All food processors must adopt well-designed and compliant safety systems to safeguard their products from harmful elements. Microbiological testing is essential in the food and beverage industry to ensure the safety of products.
Microbiology lab test types include tests that check for E. coli, Salmonella, Legionella, and other common pathogens that can taint food and beverages. Contaminated products could lead to food poisoning and other health problems, putting people in danger and causing legal trouble for manufacturers and distributors. To avoid these risks, businesses and the regulators that ensure compliance with regulations prioritize microbiology testing.
For companies in the food and beverage industry, microbiological testing keeps products safe and prevents dangerous pathogens from finding their way into the food chain. It is a vital part of the industry that protects people and businesses by ensuring safety.
Microbiology Testing Workflow
There are various methods for identifying and verifying microorganisms; however, three types are commercially popular among these methods.
Microbiological laboratories use this medium to identify and detect different microorganisms by cultivating or growing them. Culture media usually contain different nutrients that enhance the growth of microbes.
As a microbiological test, immunoassay uses antibodies or immunoglobulins to measure the concentration of macromolecules in a solution. Analytes are macromolecules detected by an immunoassay method, and in many cases, these are proteins.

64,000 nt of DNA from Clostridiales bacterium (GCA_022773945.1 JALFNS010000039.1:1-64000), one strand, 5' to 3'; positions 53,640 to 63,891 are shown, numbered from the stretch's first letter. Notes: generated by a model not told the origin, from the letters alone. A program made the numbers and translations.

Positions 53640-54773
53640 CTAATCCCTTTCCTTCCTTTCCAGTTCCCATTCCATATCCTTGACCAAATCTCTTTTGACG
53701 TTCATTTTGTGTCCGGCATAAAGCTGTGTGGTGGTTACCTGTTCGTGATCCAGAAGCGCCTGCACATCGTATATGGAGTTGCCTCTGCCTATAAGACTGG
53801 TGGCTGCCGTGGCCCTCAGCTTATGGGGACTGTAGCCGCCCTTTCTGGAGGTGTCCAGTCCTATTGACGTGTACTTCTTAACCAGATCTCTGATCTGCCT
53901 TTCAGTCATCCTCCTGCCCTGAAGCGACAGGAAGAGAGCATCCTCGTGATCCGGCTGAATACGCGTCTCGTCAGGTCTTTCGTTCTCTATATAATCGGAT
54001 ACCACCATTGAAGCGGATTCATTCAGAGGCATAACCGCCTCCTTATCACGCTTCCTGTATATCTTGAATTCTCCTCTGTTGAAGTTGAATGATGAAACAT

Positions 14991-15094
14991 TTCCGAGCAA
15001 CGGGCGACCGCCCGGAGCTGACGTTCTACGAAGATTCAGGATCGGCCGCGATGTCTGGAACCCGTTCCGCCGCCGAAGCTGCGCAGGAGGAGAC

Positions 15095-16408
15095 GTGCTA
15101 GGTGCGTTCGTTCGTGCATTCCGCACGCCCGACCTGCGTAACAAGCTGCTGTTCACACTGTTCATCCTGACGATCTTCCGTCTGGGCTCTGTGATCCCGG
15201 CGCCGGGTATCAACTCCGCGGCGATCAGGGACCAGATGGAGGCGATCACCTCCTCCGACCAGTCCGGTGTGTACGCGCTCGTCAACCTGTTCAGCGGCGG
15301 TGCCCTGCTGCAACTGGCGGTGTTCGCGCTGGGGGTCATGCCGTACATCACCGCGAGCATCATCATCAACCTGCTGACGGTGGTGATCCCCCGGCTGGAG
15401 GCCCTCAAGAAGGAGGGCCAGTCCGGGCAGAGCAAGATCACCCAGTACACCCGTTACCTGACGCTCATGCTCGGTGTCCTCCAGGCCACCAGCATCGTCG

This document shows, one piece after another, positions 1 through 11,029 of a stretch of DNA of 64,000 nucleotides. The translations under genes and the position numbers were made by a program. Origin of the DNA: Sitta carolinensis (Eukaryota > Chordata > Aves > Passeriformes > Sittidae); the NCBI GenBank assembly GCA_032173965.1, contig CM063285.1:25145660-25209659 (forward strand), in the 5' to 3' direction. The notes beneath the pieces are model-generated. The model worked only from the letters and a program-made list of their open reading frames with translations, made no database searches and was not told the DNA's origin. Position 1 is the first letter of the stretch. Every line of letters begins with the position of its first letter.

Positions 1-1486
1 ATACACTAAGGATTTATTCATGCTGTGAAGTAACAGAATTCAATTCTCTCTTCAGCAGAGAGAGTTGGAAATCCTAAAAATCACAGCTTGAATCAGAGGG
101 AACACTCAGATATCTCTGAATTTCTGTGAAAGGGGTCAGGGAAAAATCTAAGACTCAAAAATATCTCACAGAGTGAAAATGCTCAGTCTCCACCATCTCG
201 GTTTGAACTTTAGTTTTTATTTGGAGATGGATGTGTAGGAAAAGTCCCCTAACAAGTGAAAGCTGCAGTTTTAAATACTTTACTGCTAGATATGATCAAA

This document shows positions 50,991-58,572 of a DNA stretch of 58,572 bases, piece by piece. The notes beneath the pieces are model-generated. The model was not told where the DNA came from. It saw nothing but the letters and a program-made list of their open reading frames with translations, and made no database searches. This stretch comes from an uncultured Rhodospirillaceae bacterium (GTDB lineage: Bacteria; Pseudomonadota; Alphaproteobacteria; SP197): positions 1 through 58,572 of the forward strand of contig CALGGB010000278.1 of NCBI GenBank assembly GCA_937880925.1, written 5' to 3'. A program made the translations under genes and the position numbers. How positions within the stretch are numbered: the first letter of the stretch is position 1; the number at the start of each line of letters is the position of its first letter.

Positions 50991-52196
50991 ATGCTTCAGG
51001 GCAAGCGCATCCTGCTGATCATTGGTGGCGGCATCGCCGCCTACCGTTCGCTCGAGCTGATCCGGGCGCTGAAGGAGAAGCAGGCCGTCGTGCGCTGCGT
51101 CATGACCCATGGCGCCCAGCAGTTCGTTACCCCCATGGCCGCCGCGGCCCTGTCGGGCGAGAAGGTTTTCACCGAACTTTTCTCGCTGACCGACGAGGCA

Polymerase Chain Reaction
Dr. Kary Mullis developed a revolutionary new technique in 1983 to identify pathogenic organisms. Polymerase Chain Reaction (PCR) is now a common and often indispensable technique for diverse applications, and it is now widely used in medical and biological research labs. PCR testing recognizes nucleic acid sequences (DNA and RNA) specific to target pathogenic organisms. The PCR process relies on the ability of the enzyme DNA polymerase to create billions of copies of a particular DNA sequence.
How To Use LIMS for Microbiology Testing
A laboratory information management system (LIMS) can enable you to manage samples, sample batches, and their associated data effectively. Using a LIMS allows you to automate lab workflows and integrate instruments Additionally, you can produce reliable results faster and optimize efficiency by tracking results over time and across experiments.
As laboratories generate unprecedented amounts of data, they must modernize their approach to managing, tracking, and centralizing information as data volumes and sample throughput increase.
Using a LIMS allows you to control the workflow of a test. Since the process is automated, lab members can be assigned to specific roles in the workflow, and the system automatically ‘pushes’ the sample and test through its lifecycle.
In addition to tracking and managing samples, a robust LIMS can also:
- Centralize access and storage of quality control data
- Contribute to compliance efforts
- Manage reagents and media in sample and control batches
- Monitor instrument runs
- Analyze downstream data